Classic Computer Magazine Archive COMPUTE! ISSUE 142 / JULY 1992 / PAGE 68

Microsoft Works for Windows. (integrated software) (Evaluation)
by Peter Scisco

You might never get your hands on a free lunch, but your business can still feast on Microsoft Works. Of all the integrated software packages available for IBM and compatible computers, Works is superior in its blend of critical home office and small business applications. Easy to learn, it boasts a consistent interface and is affordable. The word processor, database, spreadsheet, and telecommunications modules offer solid if not breathtaking performance. If you're running a home office or a small business, Works might be the only software you need.

Several subtle changes make the Windows version of Works different from the DOS version. For example, there's no telecommunications module because you can use Windows' Terminal. This illustrates the major advantage of the Windows' version: instant access to the Windows accessories.

Differences are immediately apparent when you launch Works from the Program Manager. The opening screen offers a selection of five buttons: Word Processor, Spreadsheet, Database, WorksWizards, and Open Existing File. A single click on one of these buttons propels you to almost instant productivity.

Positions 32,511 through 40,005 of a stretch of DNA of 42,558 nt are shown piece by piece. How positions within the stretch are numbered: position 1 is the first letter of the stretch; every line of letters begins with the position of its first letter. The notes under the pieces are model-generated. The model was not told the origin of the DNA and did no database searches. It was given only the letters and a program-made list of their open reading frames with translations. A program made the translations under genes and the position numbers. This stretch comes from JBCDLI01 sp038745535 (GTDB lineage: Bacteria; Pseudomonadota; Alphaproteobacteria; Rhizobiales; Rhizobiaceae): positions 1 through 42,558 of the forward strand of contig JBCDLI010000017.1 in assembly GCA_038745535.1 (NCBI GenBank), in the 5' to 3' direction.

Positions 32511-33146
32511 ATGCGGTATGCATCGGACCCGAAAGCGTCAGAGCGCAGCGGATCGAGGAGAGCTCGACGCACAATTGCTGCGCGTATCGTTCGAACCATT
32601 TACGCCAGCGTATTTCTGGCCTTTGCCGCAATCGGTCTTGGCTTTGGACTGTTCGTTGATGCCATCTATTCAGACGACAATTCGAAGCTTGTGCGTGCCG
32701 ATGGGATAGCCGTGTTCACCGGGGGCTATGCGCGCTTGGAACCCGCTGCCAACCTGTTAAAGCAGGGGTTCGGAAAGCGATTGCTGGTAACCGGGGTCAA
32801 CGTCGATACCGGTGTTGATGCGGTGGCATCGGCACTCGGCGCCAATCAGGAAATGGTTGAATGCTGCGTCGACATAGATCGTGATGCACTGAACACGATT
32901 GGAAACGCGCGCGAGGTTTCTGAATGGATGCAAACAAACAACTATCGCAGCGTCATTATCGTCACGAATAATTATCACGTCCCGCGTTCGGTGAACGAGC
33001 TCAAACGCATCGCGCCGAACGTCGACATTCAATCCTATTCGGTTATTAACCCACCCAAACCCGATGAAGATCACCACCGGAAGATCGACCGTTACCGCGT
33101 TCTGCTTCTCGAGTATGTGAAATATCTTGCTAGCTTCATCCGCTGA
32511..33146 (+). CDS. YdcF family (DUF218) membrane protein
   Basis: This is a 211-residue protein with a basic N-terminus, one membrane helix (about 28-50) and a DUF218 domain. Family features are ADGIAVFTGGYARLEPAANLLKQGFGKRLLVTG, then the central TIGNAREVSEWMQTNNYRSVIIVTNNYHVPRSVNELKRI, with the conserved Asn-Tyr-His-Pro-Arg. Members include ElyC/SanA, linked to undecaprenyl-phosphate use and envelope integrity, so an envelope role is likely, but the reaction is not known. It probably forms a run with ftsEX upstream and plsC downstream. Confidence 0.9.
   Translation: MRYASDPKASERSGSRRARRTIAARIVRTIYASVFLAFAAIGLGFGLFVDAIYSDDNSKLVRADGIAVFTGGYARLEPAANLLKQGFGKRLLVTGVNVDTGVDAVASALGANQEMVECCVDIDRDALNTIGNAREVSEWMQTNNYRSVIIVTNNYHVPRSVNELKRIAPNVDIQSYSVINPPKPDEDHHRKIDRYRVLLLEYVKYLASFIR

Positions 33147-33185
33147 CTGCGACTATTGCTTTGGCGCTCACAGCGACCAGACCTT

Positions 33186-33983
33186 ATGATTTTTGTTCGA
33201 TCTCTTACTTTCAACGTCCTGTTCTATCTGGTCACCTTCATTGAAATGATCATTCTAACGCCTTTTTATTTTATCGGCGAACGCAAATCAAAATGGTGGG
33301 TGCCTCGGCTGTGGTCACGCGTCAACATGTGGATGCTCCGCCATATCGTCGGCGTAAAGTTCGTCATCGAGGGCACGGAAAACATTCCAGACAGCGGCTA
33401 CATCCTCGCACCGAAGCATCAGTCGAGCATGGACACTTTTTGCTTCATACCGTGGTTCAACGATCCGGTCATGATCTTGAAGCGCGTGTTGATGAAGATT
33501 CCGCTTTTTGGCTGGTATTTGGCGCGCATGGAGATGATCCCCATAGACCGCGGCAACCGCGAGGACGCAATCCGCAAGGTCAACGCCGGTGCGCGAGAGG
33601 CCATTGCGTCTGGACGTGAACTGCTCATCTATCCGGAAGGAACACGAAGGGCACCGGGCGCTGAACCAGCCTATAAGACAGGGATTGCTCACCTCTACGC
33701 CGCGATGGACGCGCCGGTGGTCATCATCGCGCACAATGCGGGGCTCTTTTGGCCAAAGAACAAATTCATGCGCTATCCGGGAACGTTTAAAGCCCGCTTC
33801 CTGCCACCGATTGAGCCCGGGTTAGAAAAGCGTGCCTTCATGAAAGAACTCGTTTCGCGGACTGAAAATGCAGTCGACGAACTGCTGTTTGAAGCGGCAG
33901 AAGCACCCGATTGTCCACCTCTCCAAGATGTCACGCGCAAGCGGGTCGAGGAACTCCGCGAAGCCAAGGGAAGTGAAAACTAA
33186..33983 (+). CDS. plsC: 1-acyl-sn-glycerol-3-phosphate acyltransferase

Each application module shares common functions with the others. For example, no matter which of the applications you're using, you can always open an existing file, regardless of the native format. If you're writing a letter, you can open a spreadsheet. If your spreadsheet and word processor are open, you can open a database. Each module is fully operational within its application and within its own window. Windows can be cascaded or tiled for easy task switching and viewing, and cutting and pasting between the applications is a snap.

Veteran Works users who've recently moved to Windows will be surprised to find that the DOS command structure works side by side with the Windows commands. For example, you can cut a block of text using keyboard commands from Windows (Shift-Delete) or DOS (Ctrl-X). This may confuse some Windows users, as the Edit menu lists only the DOS commands.